Deep within the more than 800 pages of regulatory reduction proposals the White House released on Tuesday are some items that may not jump out to the casual reader of the finalized plans. Below are some highlights.
Federal Railroad Administration (Department of Transportation)
In its proposal, the FRA said that it is considering looking into revising or eliminating requirements related to the agency’s rule related to positive train control, a technology to help prevent some train collisions, derailments, and injuries to railway road workers. The agency expects initial savings of between $225 million and $400 million, and long-term savings of between $440 million and $1.04 billion.
Centers for Medicare and Medicaid Services (Department of Health and Human Services)
CMS has finalized a rule for 2012 to eliminate the requirement for hospitals to rely on actuarial determinations in reporting their pension costs. The agency estimates that eliminating the requirement will save hospitals $375,000 annually.
Federal Acquisition Regulatory Council
FAR, which provides direction and coordination to federal procurement activities, has begun a “myth-busting” campaign to dispel perceptions among federal agency officials that they shouldn’t seek information from potential venders during the acquisition and procurement process, even though the potential venders are the “best source of information” for use in developing acquisition strategies, according to FAR. The belief is based in part on a “fear of binding the agency in an unauthorized manner.” The campaign’s goal would be to educate agency officials about what acquisition regulations allow, thereby encouraging discussions between agencies and venders, which will make the acquisition process more efficient than now. No savings were specified.
Alcohol and Tobacco Tax and Trade Bureau (Treasury Department)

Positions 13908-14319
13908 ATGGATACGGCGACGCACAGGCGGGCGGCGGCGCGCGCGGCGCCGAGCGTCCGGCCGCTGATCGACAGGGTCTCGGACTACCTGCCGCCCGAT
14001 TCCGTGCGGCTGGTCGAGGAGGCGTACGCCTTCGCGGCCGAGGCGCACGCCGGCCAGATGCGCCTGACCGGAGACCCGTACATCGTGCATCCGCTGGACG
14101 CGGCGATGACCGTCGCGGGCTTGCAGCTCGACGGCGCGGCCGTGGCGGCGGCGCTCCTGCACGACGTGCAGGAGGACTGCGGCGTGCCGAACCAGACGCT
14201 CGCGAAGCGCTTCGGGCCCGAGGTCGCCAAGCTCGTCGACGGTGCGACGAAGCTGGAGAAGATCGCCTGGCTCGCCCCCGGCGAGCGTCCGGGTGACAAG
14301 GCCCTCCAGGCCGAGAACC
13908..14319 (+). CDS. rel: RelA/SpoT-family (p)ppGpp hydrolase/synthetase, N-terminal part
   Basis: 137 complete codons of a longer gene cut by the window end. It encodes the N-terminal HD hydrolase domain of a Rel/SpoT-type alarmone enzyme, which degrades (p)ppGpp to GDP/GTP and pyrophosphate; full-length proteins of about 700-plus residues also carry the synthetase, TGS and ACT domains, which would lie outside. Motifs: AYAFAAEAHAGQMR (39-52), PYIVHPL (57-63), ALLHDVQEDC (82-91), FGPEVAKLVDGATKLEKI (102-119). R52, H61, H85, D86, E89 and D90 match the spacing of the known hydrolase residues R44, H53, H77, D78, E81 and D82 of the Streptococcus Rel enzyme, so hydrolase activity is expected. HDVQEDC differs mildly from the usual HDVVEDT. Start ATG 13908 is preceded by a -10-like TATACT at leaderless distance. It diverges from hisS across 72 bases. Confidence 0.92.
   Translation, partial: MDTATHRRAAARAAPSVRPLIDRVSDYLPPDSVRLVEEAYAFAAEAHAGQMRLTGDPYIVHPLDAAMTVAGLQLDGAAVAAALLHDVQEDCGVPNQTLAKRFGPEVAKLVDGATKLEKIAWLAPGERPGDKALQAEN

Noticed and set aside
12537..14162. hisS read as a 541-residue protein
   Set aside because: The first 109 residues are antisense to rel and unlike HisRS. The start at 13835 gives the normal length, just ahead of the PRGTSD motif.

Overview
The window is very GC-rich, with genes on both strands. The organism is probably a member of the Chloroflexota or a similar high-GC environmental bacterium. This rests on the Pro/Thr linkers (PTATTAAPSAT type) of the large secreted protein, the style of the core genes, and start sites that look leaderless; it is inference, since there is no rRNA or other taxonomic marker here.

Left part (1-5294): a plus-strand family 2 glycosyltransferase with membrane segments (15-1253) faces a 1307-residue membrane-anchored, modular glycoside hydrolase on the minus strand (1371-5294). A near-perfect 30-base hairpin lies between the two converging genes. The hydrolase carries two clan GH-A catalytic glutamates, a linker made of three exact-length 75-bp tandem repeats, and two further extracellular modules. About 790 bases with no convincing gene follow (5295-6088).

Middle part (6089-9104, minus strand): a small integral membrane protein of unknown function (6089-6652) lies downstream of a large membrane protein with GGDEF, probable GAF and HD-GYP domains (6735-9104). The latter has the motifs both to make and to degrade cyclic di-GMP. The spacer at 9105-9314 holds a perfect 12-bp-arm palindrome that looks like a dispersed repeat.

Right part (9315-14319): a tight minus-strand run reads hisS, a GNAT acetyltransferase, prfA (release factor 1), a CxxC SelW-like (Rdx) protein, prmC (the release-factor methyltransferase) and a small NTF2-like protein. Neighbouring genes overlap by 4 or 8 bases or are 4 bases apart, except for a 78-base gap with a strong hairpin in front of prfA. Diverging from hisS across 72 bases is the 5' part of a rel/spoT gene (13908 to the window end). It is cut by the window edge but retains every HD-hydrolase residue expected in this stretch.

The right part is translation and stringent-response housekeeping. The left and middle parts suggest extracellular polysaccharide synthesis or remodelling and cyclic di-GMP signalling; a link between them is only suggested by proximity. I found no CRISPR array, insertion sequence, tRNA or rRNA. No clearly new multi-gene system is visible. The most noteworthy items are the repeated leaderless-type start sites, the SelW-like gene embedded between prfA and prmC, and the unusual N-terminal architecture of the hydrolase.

TTB proposes reducing the number of tax-report forms that the owners of distilled spirits plants must file monthly or quarterly, from four to two. The agency expects that this reduction will save those companies significant staff time in preparing the forms and the agency in processing them.
Fish and Wildlife Services, National Marine Fisheries Service (Department of the Interior)
These agencies, which largely administer the Endangered Species Act, propose minimizing the written descriptions of endangered species’ habitats in favor of map- and Internet-based descriptions. Providing these descriptions with maps and the Internet would be clearer, which would save money, according to the Department of the Interior’s proposal.
Directorate of Defense Trade Controls (State Department)
Among the many ideas for streamlining regulations, the directorate seeks a new licensing exemption for the “temporary export for personal use of chemical agent protective gear.” The directorate also intends to revise the form that is used to register as “defense exporters/manufacturers/brokers.” The revision would represent a “burden reduction of 10,000 hours annually.”
National Marine Fisheries Service (Department of Commerce)
The agency started a work group to develop a single place for people to apply for permits to fish in federal fisheries.
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